Mastermind: How to Think Like Sherlock Holmes
By Maria Konnikova (Canongate, 273 pages, $28.50)
Would you prefer to think like Sherlock Holmes or his faithful chronicler, John Watson? Holmes is portrayed in the Arthur Conan Doyle stories as a detective genius, a man whose mind can pierce through murk and uncertainty to the truth, while Dr. Watson, smart as he might be, is mostly a bumbler when it comes to solving mysteries.
So when it comes to improving our thinking prowess, Holmes is an admirable model and Mastermind: How to Think Like Sherlock Holmes, by Maria Konnikova, an insightful guide.
The author, a doctoral student in psychology at Columbia University, takes readers on a tour of the mind and rational thinking by way of a companion tour through the tales of the deerstalker detective. When Holmes was unveiled in 1887, she notes, he became the perfect spokesman for the revolution in science then taking place: “Holmes became a new kind of detective, an unprecedented thinker who deployed his mind in unprecedented ways. Today Holmes serves as an ideal model for how we can think better than we do as a matter of course.”
It starts with observation.
“You see, but you do not observe,” Holmes tells Dr. Watson in the short story A Scandal in Bohemia. Holmes had asked how many stairs lead to their 221B Baker St. apartment. Although Dr. Watson has climbed them innumerable times, he doesn’t know. “I know there are 17 steps, because I have both seen and observed,” says Holmes, who is always mindful. One of the constant, delightful features of his stories is how he can reveal so much about a person he has just met by what he observes.
But in our multitasking world, mindlessness is more common than mindfulness.
“All too often, when it comes to our own minds, we are surprisingly mindless. We sail on, blithely unaware of how much we are missing, of how little we grasp of our own thought process – and how much better we could be if only we take time to understand and reflect,” Ms. Konnikova writes. “But it’s not that we aren’t capable of doing it; it’s just that we don’t choose to do it.”
Holmes’s mindfulness is in service of inference and deduction, which he boiled down to one main idea: “How much an observant man might learn by an accurate and systematic examination of all that came his way.”
But if our brain is untrained, we can get into trouble. Ms. Konnikova notes that most psychologists agree that our mind operates on a two-system basis. One system is fast, intuitive and reactionary, operating on auto pilot. The other is slower, more deliberative, more thorough, and more logical. She calls the former the Watson system, and the latter the Holmes system.
“Think of the Watson system as our naive selves, operating by the lazy thought habits – the ones that come most naturally, the so-called path of least resistance – that we’ve spent our whole lives acquiring,” she writes. “And think of the Holmes system as our aspirational selves that we’ll be once we’re done learning how to apply his method of thinking to our everyday lives – and in so doing break the habits of our Watson system once and for all.”
For example, The Sign of the Four adventure starts when a well-dressed young woman arrives to see Holmes. She captivates Dr. Watson with her bearing, and he refuses to attribute anything unfavourable to her, moving quickly from the colour of her hair and style of dress to her character. His favourable bias toward the woman comes from other women he has met, while Holmes sticks to the facts when deducing.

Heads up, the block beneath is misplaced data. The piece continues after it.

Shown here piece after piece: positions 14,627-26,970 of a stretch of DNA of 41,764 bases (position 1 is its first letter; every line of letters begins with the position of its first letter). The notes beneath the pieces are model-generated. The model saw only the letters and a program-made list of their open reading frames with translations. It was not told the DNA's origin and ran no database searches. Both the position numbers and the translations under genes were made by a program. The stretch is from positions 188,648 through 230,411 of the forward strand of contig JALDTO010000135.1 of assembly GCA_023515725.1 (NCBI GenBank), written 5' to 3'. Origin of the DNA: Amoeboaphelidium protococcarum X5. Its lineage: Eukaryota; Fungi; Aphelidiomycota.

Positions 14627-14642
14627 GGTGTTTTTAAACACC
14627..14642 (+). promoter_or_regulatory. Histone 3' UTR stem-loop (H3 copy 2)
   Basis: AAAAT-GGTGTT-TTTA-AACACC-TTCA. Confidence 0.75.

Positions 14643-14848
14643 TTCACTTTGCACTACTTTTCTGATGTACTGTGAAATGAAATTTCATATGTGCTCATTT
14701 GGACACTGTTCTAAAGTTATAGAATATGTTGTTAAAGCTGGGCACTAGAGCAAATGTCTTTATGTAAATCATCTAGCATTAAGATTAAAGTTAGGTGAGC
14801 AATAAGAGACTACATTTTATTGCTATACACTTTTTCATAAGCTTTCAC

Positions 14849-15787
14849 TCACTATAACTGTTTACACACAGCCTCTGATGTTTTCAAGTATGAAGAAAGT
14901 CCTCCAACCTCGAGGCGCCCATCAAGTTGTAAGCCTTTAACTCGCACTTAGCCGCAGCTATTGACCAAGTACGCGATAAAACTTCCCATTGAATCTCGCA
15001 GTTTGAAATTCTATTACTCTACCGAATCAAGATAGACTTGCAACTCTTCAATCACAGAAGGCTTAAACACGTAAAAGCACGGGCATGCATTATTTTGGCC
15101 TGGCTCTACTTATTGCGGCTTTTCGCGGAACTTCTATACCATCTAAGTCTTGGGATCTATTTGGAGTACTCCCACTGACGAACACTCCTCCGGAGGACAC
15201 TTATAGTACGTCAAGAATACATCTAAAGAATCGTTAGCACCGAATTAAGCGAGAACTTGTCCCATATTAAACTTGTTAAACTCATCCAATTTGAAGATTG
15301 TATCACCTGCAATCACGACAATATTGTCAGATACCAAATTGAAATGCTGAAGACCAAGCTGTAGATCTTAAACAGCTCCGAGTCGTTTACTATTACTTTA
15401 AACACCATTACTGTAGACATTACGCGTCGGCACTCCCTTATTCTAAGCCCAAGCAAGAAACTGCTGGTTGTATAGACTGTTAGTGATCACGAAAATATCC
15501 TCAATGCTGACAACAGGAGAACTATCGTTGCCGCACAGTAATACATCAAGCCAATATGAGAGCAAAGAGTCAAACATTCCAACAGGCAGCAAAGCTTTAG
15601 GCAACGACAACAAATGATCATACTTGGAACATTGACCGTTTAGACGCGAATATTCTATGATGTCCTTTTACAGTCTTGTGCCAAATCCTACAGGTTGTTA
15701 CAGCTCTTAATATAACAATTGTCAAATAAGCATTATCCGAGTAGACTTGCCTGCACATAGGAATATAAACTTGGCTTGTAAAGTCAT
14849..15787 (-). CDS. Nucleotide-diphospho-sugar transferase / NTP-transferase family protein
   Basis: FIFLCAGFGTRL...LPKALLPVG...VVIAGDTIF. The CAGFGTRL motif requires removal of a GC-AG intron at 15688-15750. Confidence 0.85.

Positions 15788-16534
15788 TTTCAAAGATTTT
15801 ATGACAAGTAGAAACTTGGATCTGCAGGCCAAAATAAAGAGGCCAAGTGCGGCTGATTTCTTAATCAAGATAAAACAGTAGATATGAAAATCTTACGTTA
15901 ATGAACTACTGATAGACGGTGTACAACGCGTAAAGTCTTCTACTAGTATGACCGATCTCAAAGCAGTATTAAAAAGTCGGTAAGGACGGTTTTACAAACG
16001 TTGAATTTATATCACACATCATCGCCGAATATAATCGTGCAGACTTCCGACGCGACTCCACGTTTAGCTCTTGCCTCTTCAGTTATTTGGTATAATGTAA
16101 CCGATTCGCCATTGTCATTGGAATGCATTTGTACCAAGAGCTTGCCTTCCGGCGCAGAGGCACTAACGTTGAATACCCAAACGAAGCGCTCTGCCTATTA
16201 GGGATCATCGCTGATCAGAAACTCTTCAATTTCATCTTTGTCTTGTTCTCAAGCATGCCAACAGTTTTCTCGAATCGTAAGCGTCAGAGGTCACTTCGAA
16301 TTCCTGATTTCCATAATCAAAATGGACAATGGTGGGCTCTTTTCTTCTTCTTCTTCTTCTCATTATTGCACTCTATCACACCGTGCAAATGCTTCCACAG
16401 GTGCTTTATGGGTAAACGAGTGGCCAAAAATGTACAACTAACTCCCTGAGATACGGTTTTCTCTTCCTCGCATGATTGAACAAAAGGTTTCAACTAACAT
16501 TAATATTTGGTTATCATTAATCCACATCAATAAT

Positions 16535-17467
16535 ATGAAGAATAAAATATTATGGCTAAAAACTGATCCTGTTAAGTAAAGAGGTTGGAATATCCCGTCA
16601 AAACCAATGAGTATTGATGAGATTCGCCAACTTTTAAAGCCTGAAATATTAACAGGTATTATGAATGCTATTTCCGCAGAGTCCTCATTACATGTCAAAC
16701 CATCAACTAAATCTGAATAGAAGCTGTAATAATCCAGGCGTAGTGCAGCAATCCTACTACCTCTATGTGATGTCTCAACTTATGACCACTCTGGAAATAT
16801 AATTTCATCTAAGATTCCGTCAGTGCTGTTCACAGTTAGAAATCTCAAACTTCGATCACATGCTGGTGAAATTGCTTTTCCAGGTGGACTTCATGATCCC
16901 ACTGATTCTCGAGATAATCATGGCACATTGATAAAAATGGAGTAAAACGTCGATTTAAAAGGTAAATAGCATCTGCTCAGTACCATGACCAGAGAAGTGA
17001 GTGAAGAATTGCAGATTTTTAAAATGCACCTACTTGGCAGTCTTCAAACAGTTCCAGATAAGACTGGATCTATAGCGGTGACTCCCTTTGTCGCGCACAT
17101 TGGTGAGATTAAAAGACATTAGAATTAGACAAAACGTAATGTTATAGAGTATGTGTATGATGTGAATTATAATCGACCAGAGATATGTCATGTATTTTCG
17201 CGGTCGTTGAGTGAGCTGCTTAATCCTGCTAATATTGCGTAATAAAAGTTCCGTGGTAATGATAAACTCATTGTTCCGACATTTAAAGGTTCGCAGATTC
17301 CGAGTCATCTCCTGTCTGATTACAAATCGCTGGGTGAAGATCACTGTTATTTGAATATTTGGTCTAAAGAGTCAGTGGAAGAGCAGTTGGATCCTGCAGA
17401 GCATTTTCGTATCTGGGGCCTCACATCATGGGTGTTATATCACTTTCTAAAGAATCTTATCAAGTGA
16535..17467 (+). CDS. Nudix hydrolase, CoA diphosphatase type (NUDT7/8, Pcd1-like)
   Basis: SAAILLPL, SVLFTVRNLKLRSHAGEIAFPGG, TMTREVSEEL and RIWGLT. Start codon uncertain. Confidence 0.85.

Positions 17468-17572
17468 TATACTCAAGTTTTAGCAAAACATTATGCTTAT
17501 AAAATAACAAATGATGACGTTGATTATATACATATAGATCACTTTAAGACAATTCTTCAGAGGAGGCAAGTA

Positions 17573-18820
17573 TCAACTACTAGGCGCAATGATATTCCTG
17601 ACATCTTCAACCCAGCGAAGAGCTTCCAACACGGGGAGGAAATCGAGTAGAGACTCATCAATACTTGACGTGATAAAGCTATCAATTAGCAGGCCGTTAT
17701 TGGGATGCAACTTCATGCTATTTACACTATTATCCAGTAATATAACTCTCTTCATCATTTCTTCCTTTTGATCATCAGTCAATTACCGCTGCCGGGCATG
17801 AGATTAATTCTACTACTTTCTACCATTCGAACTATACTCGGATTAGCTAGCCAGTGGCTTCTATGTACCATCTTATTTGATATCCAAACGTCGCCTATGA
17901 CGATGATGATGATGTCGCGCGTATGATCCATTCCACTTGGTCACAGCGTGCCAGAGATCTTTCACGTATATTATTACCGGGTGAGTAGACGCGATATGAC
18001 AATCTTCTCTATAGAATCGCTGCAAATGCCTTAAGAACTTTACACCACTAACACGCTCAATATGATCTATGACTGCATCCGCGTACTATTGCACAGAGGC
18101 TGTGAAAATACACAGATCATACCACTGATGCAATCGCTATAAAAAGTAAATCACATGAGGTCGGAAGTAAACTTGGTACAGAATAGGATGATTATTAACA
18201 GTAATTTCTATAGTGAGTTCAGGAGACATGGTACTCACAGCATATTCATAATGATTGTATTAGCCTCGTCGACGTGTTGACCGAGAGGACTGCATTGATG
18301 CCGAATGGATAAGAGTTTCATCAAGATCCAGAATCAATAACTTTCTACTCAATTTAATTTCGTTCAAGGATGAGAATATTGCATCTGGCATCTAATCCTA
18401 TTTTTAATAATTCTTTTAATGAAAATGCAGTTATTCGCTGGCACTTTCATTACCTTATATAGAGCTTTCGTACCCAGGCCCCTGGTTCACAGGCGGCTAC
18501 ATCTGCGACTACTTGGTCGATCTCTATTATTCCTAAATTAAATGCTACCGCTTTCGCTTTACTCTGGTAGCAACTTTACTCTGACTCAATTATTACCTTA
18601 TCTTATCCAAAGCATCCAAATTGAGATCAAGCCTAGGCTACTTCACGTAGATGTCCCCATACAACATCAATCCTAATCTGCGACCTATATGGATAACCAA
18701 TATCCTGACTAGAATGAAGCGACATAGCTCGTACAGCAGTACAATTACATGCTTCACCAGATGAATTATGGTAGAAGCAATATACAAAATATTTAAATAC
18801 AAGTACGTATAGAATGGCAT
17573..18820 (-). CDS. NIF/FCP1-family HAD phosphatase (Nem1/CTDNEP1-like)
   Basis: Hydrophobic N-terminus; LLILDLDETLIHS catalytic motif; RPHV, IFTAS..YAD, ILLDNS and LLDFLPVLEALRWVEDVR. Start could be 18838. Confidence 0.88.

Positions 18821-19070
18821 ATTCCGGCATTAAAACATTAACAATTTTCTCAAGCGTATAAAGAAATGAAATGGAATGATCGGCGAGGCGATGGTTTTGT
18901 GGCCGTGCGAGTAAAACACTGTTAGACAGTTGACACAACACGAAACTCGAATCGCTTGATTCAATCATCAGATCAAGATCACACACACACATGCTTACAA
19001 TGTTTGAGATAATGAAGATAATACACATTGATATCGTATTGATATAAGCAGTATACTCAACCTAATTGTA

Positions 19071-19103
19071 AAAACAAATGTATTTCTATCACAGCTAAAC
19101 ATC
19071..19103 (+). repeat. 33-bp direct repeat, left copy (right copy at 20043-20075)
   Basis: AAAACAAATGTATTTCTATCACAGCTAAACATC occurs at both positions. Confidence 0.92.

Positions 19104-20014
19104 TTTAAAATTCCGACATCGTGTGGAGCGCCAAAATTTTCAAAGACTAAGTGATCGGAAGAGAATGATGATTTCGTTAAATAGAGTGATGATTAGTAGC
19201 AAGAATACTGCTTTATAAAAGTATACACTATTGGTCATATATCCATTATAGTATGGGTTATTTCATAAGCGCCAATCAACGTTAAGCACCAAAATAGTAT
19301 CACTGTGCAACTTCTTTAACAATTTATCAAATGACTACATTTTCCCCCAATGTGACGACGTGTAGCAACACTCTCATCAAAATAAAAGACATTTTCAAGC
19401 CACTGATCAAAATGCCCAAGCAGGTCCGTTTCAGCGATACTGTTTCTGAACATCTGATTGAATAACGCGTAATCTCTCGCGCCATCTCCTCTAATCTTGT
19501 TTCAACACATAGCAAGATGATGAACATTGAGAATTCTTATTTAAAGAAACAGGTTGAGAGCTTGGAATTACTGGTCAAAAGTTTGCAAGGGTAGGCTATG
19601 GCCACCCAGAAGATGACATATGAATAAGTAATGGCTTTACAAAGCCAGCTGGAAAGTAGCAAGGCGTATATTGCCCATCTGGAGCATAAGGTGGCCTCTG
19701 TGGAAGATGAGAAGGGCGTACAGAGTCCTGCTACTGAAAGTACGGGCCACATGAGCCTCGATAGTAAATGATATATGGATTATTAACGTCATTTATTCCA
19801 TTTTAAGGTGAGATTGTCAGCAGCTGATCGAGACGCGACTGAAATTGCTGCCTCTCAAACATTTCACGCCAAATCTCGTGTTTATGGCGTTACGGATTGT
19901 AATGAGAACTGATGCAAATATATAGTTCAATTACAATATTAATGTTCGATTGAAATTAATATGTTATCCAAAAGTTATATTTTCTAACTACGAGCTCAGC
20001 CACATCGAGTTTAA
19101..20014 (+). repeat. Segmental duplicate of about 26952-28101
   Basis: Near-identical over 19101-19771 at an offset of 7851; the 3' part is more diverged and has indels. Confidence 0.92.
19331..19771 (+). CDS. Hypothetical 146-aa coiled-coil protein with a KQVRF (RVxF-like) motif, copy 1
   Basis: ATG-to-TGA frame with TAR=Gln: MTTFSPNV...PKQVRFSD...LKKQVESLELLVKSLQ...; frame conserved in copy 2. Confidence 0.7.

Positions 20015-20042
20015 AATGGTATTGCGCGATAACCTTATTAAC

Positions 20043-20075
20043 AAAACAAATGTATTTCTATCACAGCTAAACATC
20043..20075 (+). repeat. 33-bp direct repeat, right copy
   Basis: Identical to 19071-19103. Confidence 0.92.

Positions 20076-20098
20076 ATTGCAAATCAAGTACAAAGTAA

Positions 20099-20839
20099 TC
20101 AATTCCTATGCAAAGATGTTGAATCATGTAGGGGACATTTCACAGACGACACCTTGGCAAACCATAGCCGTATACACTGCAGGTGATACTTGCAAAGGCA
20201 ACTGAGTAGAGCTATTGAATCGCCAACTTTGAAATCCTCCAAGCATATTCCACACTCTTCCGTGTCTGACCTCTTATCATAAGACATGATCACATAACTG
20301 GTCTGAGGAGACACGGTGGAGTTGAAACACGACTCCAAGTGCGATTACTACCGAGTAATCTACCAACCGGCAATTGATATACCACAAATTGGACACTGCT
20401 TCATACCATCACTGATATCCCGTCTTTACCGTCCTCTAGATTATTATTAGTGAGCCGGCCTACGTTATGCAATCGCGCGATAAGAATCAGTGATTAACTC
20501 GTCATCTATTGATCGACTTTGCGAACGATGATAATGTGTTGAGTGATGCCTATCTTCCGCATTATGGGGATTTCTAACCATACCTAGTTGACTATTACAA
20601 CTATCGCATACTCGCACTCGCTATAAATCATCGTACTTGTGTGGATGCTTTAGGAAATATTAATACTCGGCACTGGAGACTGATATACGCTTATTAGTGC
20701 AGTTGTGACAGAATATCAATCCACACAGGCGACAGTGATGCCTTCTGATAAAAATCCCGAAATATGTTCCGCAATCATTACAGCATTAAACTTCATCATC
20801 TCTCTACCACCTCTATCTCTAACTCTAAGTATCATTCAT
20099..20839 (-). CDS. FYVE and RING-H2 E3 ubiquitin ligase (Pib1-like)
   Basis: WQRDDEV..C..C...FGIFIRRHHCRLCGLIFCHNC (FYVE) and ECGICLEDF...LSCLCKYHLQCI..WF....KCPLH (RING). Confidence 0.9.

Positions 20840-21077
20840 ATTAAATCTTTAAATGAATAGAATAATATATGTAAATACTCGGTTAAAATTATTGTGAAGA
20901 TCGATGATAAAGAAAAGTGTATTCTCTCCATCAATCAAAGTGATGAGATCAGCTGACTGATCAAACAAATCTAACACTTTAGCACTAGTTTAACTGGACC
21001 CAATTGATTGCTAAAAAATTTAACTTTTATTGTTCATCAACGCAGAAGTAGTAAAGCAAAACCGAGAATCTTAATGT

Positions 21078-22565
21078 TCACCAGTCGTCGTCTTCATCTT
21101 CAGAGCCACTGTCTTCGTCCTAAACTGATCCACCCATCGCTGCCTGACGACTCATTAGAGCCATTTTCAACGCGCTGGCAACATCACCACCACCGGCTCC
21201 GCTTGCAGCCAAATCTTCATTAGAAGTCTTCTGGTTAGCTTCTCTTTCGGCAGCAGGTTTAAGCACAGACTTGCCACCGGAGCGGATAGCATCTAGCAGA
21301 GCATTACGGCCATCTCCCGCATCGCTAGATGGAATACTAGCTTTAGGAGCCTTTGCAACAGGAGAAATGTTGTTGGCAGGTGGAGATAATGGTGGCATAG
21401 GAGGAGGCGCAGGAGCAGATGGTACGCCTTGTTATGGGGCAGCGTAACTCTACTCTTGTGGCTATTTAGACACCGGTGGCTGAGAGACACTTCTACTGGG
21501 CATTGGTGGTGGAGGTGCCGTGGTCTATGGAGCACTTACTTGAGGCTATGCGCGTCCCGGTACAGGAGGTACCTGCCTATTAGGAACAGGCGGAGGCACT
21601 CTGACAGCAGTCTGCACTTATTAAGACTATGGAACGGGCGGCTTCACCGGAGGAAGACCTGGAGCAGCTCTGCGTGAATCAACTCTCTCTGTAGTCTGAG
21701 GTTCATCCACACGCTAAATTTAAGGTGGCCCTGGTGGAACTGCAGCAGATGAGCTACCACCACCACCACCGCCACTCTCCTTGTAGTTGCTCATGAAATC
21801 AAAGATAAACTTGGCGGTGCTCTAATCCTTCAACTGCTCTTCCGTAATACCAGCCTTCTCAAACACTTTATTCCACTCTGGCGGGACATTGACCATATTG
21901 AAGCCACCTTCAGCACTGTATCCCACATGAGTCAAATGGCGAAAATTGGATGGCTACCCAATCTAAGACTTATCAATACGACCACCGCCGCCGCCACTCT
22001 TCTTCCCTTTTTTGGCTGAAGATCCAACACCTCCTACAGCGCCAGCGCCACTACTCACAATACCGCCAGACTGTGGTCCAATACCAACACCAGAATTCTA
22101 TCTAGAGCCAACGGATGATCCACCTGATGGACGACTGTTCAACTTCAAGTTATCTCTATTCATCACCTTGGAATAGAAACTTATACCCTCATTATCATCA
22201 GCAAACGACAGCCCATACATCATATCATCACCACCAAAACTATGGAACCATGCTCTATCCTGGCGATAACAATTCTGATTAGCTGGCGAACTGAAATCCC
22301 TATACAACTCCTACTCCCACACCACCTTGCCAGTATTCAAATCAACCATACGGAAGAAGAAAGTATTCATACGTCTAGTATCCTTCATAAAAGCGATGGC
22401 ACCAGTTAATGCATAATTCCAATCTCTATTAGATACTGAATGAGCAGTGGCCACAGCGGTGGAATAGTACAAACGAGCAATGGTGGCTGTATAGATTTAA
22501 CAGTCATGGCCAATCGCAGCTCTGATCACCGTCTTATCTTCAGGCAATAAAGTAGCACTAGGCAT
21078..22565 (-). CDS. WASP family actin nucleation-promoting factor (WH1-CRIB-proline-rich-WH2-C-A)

Ms. Konnikova stresses that the scientific method we want to apply in our thinking must be aware of the biases we carry in our brain – she refers to it as a brain attic, with all sorts of furniture – and other factors that can prime us to make a wrong conclusion.
“Holmes knows the biases of his attic like the back of his hand, or the strings of his violin. He knows that if he focuses on a pleasant feeling, he will drop his guard. He knows that if he lets an incidental physical feature get to him, he will run the risk of losing objectivity on the rest of his observation. He knows that if he comes too quickly to judgment, he will miss much of the evidence against it and pay more attention to the elements that are in its favour. And he knows how strong the pull to act according to prejudgment will be,” she observes.
Holmes calls deduction “systematized common sense,” and this book is a guide to such thinking.
There’s no formula and not many surprising conclusions, but thinking is vital to our success and Ms. Konnikova’s essay, mixed with lovely descriptions from the Holmes library, makes for a pleasant excursion into the patterns of our brain and how we might improve.
Business analytics consultant Randy Bartlett shows how to use data analysis tools to improve your decision making in A Practitioner’s Guide to Business Analytics (McGraw-Hill, 270 pages, $66.95).
Three Accenture consultants – Robert Wollan, Naveen Jain, and Michael Heald – explain their agile selling method in Selling Through Someone Else (John Wiley, 376 pages, $48).
Sudhir Diddee, a self-professed geek who works at Microsoft, offers 99 time-saving tips in Priceless Excel Tips at Your Fingertips (215 pages, $15.25).
Special to The Globe and Mail
Harvey Schachter is a Battersea, Ont.-based writer specializing in management issues. He writes Monday Morning Manager and management book reviews for the print edition of Report on Business and an online work-life column Balance. E-mail Harvey Schachter